Purdue University Department of Agronomy

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May 2015
URL: http://www.kingcorn.org/news/articles_15/

Requirements for Uniform Germination and Emergence of Corn

R.L. (Bob) Nielsen
Agronomy Dept., Purdue Univ.
West Lafayette, IN 47907-2054
Email address: rnielsen at purdue.edu

apid, uniform germination and emergence of corn help set the stage for maximum grain yield at the end of the season. Without a successful start to the season, the crop is behind the proverbial "eight-ball" right from the beginning. The good news is that there are only four simple requirements for uniform germination and emergence of corn. The bad news is that one or more of the requirements are sometimes absent in one field or another.

Adequate and uniform soil moisture at the seed zone. Adequate soil moisture is most simply defined as not too dry and not too wet. Most growers know what "adequate" looks and feels like. In reality, "adequate" soil moisture is probably close to field capacity.

Uneven soil moisture throughout the seed zone is the primary cause of uneven emergence, the results of which can easily be yield losses of 8 to 10 percent (Carter et al.). Uneven soil moisture in the seed zone can be caused by variable soil characteristics, tillage patterns, unusual weather conditions and uneven seeding depth. Remember that uneven seedbed soil moisture can be defined as “adequate’ versus “too wet” as well as “adequate” versus “too dry”.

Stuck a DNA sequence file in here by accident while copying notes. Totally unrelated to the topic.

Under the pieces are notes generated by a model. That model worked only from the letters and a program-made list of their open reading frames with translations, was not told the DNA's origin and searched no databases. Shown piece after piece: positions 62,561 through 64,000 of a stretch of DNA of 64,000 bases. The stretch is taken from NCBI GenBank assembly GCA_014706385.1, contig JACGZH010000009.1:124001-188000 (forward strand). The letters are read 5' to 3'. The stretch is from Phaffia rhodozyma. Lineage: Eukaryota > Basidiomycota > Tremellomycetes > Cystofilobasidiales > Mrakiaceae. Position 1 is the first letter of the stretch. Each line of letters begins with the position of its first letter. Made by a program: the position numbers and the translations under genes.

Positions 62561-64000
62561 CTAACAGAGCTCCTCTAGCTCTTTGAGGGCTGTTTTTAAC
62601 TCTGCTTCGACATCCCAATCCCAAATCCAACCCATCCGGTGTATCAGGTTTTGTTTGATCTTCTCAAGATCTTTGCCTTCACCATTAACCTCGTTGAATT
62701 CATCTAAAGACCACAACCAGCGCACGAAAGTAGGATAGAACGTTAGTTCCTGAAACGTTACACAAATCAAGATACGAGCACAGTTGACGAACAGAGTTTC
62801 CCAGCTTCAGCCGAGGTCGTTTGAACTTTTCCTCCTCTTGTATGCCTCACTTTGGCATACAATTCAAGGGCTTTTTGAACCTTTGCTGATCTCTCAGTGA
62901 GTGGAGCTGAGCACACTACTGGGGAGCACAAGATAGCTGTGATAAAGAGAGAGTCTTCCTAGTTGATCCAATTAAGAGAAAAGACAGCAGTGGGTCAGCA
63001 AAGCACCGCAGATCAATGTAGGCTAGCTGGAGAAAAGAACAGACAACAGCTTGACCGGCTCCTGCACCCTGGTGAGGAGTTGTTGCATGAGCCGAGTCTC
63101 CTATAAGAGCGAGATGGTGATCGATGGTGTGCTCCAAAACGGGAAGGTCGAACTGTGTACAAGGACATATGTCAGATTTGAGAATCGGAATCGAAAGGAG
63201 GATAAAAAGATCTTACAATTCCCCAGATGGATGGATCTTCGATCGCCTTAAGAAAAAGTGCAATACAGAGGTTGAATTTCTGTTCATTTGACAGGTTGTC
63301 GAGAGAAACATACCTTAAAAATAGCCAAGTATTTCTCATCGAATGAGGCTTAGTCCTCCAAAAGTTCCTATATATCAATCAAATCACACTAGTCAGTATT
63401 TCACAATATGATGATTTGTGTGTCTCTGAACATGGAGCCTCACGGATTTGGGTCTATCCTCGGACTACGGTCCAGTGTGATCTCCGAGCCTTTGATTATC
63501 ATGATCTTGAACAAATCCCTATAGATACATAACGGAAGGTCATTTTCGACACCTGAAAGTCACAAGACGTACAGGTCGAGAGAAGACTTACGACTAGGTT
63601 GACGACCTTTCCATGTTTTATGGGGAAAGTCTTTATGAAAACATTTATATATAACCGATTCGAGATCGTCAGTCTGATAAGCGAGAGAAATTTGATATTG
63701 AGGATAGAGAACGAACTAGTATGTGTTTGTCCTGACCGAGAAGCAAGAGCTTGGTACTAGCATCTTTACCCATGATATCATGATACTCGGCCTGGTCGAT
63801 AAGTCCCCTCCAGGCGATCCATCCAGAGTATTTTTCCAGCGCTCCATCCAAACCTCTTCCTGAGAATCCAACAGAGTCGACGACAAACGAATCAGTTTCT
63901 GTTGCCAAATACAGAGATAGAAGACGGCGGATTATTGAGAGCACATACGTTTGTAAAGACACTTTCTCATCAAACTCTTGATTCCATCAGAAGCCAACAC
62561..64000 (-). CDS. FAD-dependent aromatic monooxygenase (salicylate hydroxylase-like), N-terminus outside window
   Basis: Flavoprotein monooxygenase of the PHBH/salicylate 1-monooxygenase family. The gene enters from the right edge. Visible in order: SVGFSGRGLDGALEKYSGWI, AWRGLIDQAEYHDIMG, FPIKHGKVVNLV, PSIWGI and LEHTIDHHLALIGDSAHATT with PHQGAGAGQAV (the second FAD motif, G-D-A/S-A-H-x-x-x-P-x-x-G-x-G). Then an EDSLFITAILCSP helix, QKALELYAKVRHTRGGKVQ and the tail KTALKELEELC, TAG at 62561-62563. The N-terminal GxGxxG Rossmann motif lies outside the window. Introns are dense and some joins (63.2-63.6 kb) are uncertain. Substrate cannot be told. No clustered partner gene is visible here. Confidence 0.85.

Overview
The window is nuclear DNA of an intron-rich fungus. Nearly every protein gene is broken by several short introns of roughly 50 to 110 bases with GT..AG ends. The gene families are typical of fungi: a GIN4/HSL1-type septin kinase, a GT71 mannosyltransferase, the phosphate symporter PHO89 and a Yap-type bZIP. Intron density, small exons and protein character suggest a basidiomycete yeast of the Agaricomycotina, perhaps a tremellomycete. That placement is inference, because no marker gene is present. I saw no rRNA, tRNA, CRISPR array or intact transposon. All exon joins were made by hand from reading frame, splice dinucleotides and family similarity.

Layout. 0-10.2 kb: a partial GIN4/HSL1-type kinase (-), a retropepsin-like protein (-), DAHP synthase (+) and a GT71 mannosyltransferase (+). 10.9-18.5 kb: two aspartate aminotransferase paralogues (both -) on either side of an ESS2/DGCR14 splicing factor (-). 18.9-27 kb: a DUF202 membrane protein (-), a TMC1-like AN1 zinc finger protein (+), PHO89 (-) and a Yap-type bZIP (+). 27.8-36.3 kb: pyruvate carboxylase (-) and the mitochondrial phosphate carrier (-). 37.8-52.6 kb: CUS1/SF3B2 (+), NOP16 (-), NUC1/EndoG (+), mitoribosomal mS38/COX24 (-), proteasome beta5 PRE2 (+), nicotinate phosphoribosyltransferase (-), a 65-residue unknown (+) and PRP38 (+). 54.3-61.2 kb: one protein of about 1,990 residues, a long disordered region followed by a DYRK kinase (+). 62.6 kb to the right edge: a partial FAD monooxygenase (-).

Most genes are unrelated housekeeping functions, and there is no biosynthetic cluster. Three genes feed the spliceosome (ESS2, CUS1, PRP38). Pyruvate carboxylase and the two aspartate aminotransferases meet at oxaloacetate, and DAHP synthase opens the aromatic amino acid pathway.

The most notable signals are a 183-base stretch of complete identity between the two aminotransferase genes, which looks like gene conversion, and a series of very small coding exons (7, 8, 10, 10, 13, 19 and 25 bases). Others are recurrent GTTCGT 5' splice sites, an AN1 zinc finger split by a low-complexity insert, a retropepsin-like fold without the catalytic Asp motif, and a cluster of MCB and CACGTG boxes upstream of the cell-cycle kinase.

Useful Tip: When seedbed conditions are dry, make sure that your choice of seeding depth ensures uniformly adequate soil moisture for the germination of the seed. Even though a 1.5 to 2 inch seeding depth is a good choice for many conditions, do not hesitate to increase seeding depth to 2.5 or 3 inches if that is the depth where uniform soil moisture is located. Planting shallower than 1.5 inches increases the risk of poor or uneven germination during subsequent drying of surface soils.

Fig. 1. Uneven corn emergence in 2006 due to uneven (too wet vs. "just right") seedbed soil moisture.

Adequate and uniform soil temperature at the seed zone. Corn will germinate and emerge slowly and/or unevenly when soil temperatures are less than 50F. When soils warm to the mid-50's or warmer, emergence will occur in seven days or less if soil moisture is adequate. Thermal time from planting to emergence is approximately 115 growing degree days (GDDs) using the modified growing degree formula (Nielsen, 2012) with air temperatures or about 119 GDDs based on soil temperatures.

Uneven soil temperature in the seed zone can be caused by variable soil texture, soil color, soil drainage, surface residue cover in reduced tillage systems and seeding depth control. Temperature variability during germination and emergence is most critical when average soil temperatures are hovering about the critical 50F minimum threshold value.

Useful Tips: Dark-colored soils will typically warm more quickly than light-colored soils. If soils dry differently across the field, the drier areas will typically warm faster than the wet areas. Uneven residue cover (surface trash) in reduced tillage systems causes significantly lower soil temperatures under the heavier cover than under barer spots in the field. Uneven seeding depth exposes deeper planted seeds to slightly cooler seed zones than seeds placed shallower. Consider row-cleaning attachments for the planter to move aside the surface trash during planting and expose the seedbed to sunlight and its warming effects. Consider strip tillage practices in the future to better manage surface trash in a reduced tillage system.